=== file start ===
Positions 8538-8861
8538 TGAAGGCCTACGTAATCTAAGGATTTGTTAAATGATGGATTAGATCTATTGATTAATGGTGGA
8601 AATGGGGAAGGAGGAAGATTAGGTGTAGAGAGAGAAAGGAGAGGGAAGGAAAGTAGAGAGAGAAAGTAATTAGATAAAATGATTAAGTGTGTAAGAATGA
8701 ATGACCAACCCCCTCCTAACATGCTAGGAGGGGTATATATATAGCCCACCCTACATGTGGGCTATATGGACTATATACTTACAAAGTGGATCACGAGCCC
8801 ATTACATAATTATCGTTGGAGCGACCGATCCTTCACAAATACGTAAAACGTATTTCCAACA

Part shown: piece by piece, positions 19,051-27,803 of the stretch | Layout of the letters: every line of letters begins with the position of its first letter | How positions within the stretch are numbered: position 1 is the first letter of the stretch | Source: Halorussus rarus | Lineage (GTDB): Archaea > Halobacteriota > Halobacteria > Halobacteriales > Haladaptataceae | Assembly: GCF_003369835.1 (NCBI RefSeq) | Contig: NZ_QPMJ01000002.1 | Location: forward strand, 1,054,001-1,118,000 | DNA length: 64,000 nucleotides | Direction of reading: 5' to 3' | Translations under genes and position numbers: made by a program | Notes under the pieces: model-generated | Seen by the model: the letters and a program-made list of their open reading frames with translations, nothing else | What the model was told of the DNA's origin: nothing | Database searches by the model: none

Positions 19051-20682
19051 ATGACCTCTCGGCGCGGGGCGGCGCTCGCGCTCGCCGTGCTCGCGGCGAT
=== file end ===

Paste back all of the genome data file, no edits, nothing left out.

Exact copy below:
Positions 8538-8861
8538 TGAAGGCCTACGTAATCTAAGGATTTGTTAAATGATGGATTAGATCTATTGATTAATGGTGGA
8601 AATGGGGAAGGAGGAAGATTAGGTGTAGAGAGAGAAAGGAGAGGGAAGGAAAGTAGAGAGAGAAAGTAATTAGATAAAATGATTAAGTGTGTAAGAATGA
8701 ATGACCAACCCCCTCCTAACATGCTAGGAGGGGTATATATATAGCCCACCCTACATGTGGGCTATATGGACTATATACTTACAAAGTGGATCACGAGCCC
8801 ATTACATAATTATCGTTGGAGCGACCGATCCTTCACAAATACGTAAAACGTATTTCCAACA

Part shown: piece by piece, positions 19,051-27,803 of the stretch | Layout of the letters: every line of letters begins with the position of its first letter | How positions within the stretch are numbered: position 1 is the first letter of the stretch | Source: Halorussus rarus | Lineage (GTDB): Archaea > Halobacteriota > Halobacteria > Halobacteriales > Haladaptataceae | Assembly: GCF_003369835.1 (NCBI RefSeq) | Contig: NZ_QPMJ01000002.1 | Location: forward strand, 1,054,001-1,118,000 | DNA length: 64,000 nucleotides | Direction of reading: 5' to 3' | Translations under genes and position numbers: made by a program | Notes under the pieces: model-generated | Seen by the model: the letters and a program-made list of their open reading frames with translations, nothing else | What the model was told of the DNA's origin: nothing | Database searches by the model: none

Positions 19051-20682
19051 ATGACCTCTCGGCGCGGGGCGGCGCTCGCGCTCGCCGTGCTCGCGGCGAT